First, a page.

Protests against strict Covid measures in China have spilled into a second night and spread to the biggest cities.
Demonstrators gathered in the particular capital Beijing and the financial hub Shanghai.
Many held up blank pieces of paper to express their discontent and acknowledge the censorship. Some have, however, gone as far as calling for President Xi Jinping to step down.
Millions have been affected by nearly three years of mass testing, quarantines plus snap lockdowns.
It is very unusual for people to publicly vent their anger at Communist Party leaders within China, where any direct government criticism can result in harsh penalties.
The police have largely allowed the rallies to continue, but in Shanghai officers arrested several people and cordoned off streets on Sunday.
Hundreds associated with people gathered on the particular banks of a river in the capital Beijing for several hours on Sunday, singing the national anthem and listening to speeches.
Earlier inside Beijing’s prestigious Tsinghua University, dozens held a peaceful protest and sung the national anthem, according to pictures and video posted on social media.
Protests also took place during the day in the particular south-western city of Chengdu and central cities of Xi’an and also Wuhan – where the Covid outbreak originated nearly three years ago.
Videos posted on social media appear to show hundreds associated with Wuhan residents taking in order to the streets, with some protesters pictured knocking down barricades and smashing metal gates.
The latest unrest follows a protest in the north-western city of Urumqi, where lockdown rules were blamed for hampering rescue efforts after a tower block fire in which 10 people died. China’s authorities have denied those claims.
‘Xi Jinping, step down’
In Shanghai – China’s biggest town and a global financial hub — police kept a heavy presence in the area of Wulumuqi Road, where a candlelight vigil the day before turned in to protests.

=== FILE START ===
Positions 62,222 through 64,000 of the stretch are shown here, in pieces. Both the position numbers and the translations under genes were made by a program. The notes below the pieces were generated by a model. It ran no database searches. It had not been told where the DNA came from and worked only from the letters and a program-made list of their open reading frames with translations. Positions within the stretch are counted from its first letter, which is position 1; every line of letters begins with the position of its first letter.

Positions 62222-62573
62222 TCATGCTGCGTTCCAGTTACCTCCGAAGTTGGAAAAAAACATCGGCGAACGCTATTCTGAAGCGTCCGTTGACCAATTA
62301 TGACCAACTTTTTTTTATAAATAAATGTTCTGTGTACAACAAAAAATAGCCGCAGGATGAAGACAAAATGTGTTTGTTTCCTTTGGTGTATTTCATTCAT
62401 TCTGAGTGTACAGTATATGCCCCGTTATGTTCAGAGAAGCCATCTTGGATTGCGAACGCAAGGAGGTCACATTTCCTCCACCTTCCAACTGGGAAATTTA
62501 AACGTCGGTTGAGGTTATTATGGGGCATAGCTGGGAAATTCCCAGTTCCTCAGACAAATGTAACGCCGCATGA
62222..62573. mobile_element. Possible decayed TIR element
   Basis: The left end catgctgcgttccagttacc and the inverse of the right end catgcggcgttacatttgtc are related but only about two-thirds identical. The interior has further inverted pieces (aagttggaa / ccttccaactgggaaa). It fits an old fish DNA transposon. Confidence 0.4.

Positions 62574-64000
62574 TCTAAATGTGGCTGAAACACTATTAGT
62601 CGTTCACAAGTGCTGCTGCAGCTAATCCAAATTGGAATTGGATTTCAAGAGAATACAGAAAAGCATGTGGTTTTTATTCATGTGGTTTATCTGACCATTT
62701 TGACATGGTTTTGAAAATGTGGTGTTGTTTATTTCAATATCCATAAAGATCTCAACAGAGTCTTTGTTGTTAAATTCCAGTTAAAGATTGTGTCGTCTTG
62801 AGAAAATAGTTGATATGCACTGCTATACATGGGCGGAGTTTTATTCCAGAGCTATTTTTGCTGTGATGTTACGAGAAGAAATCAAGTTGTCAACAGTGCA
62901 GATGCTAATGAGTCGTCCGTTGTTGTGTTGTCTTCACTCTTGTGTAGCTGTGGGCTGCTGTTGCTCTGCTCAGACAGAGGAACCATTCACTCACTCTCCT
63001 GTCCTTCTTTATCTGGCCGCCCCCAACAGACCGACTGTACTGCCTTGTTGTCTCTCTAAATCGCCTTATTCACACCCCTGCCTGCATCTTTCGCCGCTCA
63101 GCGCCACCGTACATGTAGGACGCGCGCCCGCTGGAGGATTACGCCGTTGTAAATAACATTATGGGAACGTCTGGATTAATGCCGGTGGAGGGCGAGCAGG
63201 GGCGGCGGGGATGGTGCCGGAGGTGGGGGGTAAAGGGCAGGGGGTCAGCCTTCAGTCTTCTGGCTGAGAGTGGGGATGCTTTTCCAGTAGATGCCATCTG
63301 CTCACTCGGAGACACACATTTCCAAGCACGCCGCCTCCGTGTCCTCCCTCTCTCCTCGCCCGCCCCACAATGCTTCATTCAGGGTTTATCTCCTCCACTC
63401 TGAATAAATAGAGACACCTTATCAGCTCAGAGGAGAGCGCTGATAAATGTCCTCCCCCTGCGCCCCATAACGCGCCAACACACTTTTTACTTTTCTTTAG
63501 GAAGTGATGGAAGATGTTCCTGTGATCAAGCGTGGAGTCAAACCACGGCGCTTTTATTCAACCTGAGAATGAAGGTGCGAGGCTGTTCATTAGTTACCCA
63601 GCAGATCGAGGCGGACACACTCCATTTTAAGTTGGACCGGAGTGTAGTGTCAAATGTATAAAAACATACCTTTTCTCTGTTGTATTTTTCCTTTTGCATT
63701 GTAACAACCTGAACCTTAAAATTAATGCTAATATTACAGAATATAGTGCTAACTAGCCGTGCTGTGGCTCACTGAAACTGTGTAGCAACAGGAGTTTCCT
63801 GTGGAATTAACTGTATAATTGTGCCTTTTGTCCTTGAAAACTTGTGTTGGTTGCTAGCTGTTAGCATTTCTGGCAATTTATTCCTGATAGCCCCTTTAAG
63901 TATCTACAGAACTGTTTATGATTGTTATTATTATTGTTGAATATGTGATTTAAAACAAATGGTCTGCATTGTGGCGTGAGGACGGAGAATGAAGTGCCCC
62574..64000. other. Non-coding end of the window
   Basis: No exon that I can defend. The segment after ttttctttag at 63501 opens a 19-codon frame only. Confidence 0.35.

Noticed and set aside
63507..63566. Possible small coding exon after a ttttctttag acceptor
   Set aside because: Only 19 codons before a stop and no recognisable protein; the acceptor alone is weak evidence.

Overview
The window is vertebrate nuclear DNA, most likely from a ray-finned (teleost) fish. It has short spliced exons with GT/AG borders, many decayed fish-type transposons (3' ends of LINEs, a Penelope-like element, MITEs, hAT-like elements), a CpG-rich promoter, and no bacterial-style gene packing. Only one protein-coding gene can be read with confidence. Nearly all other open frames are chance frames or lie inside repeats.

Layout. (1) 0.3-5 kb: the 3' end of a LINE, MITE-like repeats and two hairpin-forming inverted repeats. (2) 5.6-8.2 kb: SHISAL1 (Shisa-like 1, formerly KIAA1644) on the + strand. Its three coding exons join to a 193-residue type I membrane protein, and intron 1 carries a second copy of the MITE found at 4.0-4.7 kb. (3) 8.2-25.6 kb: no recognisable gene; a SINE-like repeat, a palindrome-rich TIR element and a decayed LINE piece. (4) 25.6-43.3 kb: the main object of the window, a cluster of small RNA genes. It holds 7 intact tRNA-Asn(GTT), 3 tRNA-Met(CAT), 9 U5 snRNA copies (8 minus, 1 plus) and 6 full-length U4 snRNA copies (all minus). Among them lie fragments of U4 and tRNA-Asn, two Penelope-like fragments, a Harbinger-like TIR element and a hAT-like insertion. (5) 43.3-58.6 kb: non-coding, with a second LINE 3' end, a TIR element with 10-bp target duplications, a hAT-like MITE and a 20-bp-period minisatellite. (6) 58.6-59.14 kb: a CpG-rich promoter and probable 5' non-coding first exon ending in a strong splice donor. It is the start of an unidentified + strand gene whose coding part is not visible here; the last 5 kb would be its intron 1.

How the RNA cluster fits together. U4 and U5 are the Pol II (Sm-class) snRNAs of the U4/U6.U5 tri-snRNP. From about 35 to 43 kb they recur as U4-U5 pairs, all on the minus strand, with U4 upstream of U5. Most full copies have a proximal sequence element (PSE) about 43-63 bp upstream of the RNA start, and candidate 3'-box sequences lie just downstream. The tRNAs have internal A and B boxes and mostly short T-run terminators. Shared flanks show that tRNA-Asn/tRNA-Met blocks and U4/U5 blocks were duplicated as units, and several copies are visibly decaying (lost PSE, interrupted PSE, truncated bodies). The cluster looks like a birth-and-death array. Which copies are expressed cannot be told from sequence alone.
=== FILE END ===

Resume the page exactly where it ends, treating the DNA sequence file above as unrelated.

The BBC saw police officers, private security guards and plain-clothed police officials on the streets, confronting protesters who assembled for a second day.
But in the afternoon, hundreds had come back to the same region with blank sheets of paper to hold what appeared to be a silent protest, an eyewitness told the AFP news agency.
During Saturday night’s protest in the particular city people were heard openly shouting slogans such as “Xi Jinping, stage down” and “Communist party, step down”.
Such demands are highly uncommon in China.
But the government appears to have drastically underestimated growing discontent towards the zero-Covid approach, a policy inextricably linked to President Xi who recently pledged there would be no swerving from it.
One protester in Shanghai informed the BBC that he felt “shocked and the bit excited” to see individuals out on the streets, calling it the first time he’d seen this kind of large-scale dissent in The far east.
He said lockdowns made him feel “sad, angry and hopeless”, and had left him unable to see his unwell mother, who was undergoing cancer treatment.
The particular zero-Covid strategy is the last policy of its kind among the world’s major economies, and is partly due to China’s relatively low vaccination levels and an effort to protect elderly people.
Snap lockdowns have caused anger across the country – and Covid restrictions more broadly have trigged recent violent protests from Zhengzhou to Guangzhou . In spite of the stringent measures, China’s case numbers this week hit all-time records since the particular pandemic began .
Taking to the streets in numbers plus calling for President Xi to step down was thought to be unthinkable not so long back.
However, after a recent dramatic protest on a Beijing bridge that stunned many, a bar appears to have been set for the particular expression of more open and sharper dissent.
Others have also chosen to wave the Chinese flag and sing the national anthem : its lyrics espousing revolutionary ideals and urging the people to “rise up, rise up”.
It is a show of patriotism that could furthermore be read as a pointed expression of solidarity with fellow Chinese suffering under the zero-Covid policy – and a call to action.